awards season

Michelle Yeoh Spices Up the Best Actress Race at Last Minute

These glasses do say, “The library is open.” Photo: Arnold Jerocki/Getty Images

With all due respect to the lovely men in the Best Actor category at this or any other year of the Academy Awards, the Best Actress race is just the most exciting, isn’t it? There’s a reason that premiere Oscar video essayist, Be Kind Rewind, dedicates 45-minute-long videos to the Best Actress race and not the men. This year has been no exception. From The FabelmansMichelle Williams’s potential category fraud at the start of the season to To Leslie star Andrea Riseborough’s shocking nomination to the constant joint slay between Tár’s Cate Blanchett and Everything Everywhere All at Once’s Michelle Yeoh, this season’s race has been particularly rife with intrigue. But with the Oscars happening this Sunday, it seemed as if we might have smooth sailing into the finish line. Not so! Michelle Yeoh spiced up the conversation one last time Tuesday by posting screenshots to Instagram of a Vogue article discussing the scarcity of women of color who have won the Best Actress Oscar, which has been perceived as derisive toward a Blanchett win — the same day Oscars voting closed.

Yeoh posted the entire article to her page, but the slide that got the most attention included a section that some interpreted as being directed at Blanchett, her closest competitor. “Detractors would say that Blanchett’s is the stronger performance — the acting veteran is, indisputably, incredible as the prolific conductor Lydia Tár — but it should be noted that she already has two Oscars (for best supporting actress for The Aviator in 2005, and best actress for Blue Jasmine in 2014),” Radhika Seth writes in the piece, titled “It’s Been Over Two Decades Since We’ve Had a Non-White Best Actress Winner. Will That Change in 2023?” “A third would perhaps confirm her status as an industry titan but, considering her expansive and unparalleled body of work, are we still in need of yet more confirmation? Meanwhile, for Yeoh, an Oscar would be life-changing: her name would forever be preceded by the phrase ‘Academy Award winner,’ and it should result in her getting meatier parts, after a decade of being criminally underused in Hollywood.” Blanchett and Yeoh have been extremely supportive of each other throughout the race. They appeared in an “Actors on Actors” interview together for Variety and posed together on the red carpet, so public shade would be uncharacteristic of the race we’ve seen thus far.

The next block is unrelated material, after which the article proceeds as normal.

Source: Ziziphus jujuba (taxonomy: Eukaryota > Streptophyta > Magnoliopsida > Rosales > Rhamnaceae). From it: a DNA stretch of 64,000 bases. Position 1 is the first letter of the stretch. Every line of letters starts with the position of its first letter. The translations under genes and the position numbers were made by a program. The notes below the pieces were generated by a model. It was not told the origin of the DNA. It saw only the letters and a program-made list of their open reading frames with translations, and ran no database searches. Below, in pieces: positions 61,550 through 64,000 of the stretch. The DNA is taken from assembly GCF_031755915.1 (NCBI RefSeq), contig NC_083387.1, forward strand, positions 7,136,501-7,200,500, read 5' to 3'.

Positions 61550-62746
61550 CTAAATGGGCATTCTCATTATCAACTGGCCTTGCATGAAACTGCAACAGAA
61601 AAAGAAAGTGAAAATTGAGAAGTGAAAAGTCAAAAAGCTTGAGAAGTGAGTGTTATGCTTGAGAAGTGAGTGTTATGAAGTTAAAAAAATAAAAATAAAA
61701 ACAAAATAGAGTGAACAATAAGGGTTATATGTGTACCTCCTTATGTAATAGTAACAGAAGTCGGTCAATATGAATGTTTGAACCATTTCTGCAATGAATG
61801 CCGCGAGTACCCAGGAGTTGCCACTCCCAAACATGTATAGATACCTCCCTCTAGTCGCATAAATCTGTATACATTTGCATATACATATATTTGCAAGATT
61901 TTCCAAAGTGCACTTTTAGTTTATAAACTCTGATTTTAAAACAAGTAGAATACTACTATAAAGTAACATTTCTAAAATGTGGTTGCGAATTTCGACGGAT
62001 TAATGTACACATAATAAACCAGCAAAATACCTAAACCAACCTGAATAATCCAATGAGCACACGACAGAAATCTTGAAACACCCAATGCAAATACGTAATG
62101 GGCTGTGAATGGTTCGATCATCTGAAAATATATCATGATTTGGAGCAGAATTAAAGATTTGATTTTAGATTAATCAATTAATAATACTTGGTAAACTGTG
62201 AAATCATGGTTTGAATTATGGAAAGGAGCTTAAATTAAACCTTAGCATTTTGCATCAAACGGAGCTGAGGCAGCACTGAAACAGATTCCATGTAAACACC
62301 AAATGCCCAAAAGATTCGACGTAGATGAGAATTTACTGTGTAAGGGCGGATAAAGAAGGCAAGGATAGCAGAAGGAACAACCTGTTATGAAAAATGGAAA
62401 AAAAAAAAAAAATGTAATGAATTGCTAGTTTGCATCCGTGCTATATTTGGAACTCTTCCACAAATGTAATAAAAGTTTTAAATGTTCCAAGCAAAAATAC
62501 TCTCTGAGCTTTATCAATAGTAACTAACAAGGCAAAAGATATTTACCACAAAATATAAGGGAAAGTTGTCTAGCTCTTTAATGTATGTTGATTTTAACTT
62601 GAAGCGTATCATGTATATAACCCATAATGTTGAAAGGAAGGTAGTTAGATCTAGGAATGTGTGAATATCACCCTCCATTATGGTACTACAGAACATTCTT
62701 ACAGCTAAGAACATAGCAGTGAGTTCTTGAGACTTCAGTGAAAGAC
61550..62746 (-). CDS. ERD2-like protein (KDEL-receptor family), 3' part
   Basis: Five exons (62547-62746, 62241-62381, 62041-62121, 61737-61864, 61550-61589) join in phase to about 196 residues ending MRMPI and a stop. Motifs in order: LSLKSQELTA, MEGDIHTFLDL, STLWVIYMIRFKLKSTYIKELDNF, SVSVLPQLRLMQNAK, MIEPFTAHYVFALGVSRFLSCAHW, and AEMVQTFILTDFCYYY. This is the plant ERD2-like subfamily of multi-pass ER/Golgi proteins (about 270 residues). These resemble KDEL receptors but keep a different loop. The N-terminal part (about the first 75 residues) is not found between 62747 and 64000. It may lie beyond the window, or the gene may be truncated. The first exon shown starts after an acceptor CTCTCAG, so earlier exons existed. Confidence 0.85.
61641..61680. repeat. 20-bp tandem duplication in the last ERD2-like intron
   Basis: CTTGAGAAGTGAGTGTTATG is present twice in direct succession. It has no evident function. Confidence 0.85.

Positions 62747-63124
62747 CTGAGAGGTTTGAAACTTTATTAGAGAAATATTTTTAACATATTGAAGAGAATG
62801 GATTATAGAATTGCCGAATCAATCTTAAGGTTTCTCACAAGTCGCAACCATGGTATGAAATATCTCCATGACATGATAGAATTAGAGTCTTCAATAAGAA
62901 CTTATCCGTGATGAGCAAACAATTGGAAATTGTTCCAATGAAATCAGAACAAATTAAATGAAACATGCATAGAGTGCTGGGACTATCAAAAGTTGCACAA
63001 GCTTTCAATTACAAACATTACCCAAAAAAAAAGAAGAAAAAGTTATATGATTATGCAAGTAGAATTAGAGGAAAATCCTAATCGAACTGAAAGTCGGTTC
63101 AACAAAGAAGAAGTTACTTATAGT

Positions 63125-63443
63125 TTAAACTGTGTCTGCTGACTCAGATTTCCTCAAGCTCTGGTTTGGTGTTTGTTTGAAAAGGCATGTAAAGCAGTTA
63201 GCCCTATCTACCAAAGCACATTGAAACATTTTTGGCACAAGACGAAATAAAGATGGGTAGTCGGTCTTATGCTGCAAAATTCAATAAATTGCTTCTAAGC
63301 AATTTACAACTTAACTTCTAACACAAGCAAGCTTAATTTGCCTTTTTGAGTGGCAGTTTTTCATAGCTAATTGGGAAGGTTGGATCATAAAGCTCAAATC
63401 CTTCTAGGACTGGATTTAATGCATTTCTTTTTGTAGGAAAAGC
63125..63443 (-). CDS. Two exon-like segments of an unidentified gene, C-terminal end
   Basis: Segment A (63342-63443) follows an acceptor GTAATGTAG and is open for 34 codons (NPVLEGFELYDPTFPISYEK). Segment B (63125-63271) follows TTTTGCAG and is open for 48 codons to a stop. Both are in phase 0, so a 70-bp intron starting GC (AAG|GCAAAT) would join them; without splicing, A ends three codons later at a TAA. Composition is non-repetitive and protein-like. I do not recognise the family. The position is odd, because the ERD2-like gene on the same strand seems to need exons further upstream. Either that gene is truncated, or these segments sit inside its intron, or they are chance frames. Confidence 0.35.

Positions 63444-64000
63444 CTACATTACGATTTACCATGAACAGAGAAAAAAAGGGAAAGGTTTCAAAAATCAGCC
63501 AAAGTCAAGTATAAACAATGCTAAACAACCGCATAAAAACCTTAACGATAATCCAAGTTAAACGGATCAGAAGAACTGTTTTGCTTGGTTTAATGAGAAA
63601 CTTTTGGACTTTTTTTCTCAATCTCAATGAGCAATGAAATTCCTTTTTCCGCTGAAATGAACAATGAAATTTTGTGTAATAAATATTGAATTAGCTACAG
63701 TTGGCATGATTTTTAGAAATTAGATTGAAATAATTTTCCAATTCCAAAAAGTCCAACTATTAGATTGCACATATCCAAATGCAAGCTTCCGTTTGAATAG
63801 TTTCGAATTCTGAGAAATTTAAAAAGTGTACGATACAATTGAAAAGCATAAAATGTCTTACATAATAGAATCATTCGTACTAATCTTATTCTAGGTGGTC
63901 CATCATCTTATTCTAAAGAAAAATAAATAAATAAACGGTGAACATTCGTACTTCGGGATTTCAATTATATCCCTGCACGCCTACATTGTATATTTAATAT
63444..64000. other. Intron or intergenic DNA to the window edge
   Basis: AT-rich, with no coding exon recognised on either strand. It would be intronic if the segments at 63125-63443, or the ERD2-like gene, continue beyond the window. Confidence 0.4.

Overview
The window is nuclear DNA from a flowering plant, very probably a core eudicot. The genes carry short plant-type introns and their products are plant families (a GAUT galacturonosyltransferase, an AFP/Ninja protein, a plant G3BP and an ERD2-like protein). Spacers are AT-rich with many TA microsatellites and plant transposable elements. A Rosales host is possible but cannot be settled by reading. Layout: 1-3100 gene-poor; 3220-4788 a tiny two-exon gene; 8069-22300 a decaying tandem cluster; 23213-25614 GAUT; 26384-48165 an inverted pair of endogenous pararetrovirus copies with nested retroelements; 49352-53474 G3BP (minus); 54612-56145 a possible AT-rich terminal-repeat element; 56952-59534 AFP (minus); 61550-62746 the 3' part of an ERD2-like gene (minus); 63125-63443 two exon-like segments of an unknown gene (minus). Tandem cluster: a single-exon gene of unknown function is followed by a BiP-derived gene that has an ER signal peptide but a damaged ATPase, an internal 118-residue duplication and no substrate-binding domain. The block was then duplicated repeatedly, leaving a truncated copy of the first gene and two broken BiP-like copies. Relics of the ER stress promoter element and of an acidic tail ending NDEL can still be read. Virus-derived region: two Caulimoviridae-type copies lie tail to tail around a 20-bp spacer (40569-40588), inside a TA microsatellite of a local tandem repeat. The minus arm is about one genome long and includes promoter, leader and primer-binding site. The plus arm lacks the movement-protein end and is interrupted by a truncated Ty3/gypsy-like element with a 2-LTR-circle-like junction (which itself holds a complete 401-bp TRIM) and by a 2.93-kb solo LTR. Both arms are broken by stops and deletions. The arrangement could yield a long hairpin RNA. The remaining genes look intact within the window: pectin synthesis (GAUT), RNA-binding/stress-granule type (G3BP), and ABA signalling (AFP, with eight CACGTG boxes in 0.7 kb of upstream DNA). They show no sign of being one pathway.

Yeoh has since deleted the post, perhaps because of the controversy or, as the Daily Beast speculated, maybe because it could have broken the Oscar rule that prohibits “any tactic that singles out ‘the competition’ by name or titles is expressly forbidden.” Oscar rules have been in the public spotlight more than ever this season following the Academy’s semi-direct call-out of the Riseborough campaign, but their return to the conversation is a twist of fate even Olivia Newton-John couldn’t have seen coming. Given that Yeoh posted the article just hours before voting closed, it seems unlikely that one Instagram post will affect the outcome of the votes either for or against her or Blanchett. Still, we’ll take anything that ramps up the stakes on the way to Oscars night — maybe Raccacoonie should fight Bill Nighy next.

Michelle Yeoh Spices Up the Best Actress Race at Last Minute